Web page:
Possibly the most in-form of Ireland’s plethora of stars, the relatively unsung Rory Best was an unlucky try-scoring loser last Sunday against Wales. The unassuming Best has become the best hooker in Britain, and I was looking forward to a great battle between he and William Servat until Philippe Saint-Andre spoiled that for me. Best does everything well. His line-out is as a line-out should be, hitting his jumpers consistently with little fuss. He tackles well, carries well and has good hands. If the Lions were playing tomorrow, he would be a shoe-in for the number 2 shirt. As it is, he needs to perform and help the experienced line-out jumpers provide the forward platform which would give Ireland a sniff of a victory.

Prediction:

Ireland’s team is not bad by any means, but it just does not have the same quality as the home side. If France get momentum early on with a first try, then this could be a thrashing. It’s all about continuation and playing the game in the right areas. With a back row capable to dominate any side in the world, possession should be no issue. France by 15 points. BC

Try as I might, I just cannot see Ireland getting anything from this one. At the tournament’s start, I saw this being the one game that Declan Kidney’s men lost, and given the performances of both sides last week, given the strength of the French pack and given the pace and invention behind the scrum, I see a French win by 10-12 points. MB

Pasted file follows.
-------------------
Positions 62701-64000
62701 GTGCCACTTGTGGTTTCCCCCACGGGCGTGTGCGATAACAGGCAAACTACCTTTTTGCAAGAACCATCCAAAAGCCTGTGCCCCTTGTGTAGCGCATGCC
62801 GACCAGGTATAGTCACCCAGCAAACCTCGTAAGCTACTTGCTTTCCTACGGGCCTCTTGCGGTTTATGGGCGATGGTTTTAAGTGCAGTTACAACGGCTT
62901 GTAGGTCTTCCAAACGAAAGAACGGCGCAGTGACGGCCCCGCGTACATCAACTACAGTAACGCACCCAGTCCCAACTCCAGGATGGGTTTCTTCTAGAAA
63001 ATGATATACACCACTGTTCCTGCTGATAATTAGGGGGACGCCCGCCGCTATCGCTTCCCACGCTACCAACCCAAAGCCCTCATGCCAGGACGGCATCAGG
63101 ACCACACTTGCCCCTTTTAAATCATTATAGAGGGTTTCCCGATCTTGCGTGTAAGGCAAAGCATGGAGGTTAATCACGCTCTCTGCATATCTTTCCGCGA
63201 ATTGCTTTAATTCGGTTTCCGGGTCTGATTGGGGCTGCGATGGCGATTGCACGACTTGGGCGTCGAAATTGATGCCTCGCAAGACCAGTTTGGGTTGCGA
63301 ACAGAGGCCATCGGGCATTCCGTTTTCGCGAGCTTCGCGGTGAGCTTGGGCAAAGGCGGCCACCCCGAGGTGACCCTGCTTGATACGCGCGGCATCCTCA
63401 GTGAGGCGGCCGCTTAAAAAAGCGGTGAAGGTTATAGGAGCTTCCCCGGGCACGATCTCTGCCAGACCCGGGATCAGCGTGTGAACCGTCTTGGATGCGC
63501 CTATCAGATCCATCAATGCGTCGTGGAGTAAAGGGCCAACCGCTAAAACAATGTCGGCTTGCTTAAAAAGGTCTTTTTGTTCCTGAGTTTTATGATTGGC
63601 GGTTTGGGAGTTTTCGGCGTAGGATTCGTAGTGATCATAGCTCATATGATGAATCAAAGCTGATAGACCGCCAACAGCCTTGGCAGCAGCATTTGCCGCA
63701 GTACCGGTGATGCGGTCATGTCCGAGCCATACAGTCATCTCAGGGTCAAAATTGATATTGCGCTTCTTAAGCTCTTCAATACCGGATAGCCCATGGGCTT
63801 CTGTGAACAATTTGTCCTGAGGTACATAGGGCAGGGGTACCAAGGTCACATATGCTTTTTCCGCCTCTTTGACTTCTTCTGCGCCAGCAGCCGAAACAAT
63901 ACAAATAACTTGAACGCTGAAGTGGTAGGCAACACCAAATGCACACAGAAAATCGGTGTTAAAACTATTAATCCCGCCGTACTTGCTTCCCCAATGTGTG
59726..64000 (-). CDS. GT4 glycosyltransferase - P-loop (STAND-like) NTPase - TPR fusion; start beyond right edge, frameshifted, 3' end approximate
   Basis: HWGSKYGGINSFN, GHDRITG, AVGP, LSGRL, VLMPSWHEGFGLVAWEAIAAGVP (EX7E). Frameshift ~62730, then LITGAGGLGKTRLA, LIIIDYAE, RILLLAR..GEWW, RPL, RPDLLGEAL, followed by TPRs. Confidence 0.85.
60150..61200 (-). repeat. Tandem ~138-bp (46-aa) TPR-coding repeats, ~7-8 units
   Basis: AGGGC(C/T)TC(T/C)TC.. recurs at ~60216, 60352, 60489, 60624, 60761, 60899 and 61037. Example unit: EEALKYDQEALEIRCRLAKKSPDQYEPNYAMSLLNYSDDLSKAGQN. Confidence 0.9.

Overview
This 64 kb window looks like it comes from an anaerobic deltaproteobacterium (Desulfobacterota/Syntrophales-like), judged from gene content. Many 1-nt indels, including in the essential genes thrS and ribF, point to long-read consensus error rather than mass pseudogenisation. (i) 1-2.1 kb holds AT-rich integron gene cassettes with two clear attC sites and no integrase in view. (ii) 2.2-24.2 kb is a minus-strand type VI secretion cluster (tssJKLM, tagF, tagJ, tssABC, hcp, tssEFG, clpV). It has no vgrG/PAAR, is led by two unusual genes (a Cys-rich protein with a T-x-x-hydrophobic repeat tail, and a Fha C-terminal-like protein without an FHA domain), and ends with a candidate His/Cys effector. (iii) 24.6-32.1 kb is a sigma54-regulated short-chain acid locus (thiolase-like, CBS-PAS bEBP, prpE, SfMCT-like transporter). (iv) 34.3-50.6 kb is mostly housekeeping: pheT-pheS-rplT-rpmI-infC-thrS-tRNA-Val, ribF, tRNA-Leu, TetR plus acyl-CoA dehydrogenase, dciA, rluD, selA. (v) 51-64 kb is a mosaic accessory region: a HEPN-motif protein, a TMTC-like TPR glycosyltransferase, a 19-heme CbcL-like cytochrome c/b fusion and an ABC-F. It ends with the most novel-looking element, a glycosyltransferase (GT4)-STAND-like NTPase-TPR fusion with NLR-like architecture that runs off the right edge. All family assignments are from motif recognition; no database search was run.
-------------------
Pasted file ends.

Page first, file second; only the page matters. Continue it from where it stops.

13 thoughts on “Key Clash Preview: France v Ireland

  1. have to agree cant see us winning how doc and darcy are still being picked is a mystery, it could be a very long 80 mins, why is irish rugby so slow in giving young lads a chance? it seems to be harder to get of the team than on it once your picked your there for 10 years.i allways believed in dk but two good performances since gs in 09 is not good enough,maybe the players are not as good as we think they are….

        1. Dusautoir is really an open-side despite wearing 6.

          For sure there is no way Picamoles or Harindoroqouy are open-side flankers!

        2. Touché sir! Copied from the France website on Tuesday but they must have switched it. They’re all very versatile as you say.

  2. I agree with a France win, but I think Ireland are better than people are giving them credit for at the moment. If their world cup game against Wales had gone the other way, people would be crediting them with finally realising their potential. As it is, they’re losing the close games consistently at the moment, and have a weak midfield without O’Driscoll. That aside, I thought they were the better of the two teams for the middle 50mins of last week’s game with Wales, and they have a stonking back row around which to secure and disrupt possession.

    Looking forward to this one. It’s great to see 3 teams (France, Wales, Ireland – in that order) performing well at the moment, creating some exciting rugby to watch and some cracking games. Let’s hope that continues in Paris tomorrow night.

  3. Problem is that Sean O’Brien is just not a number 7.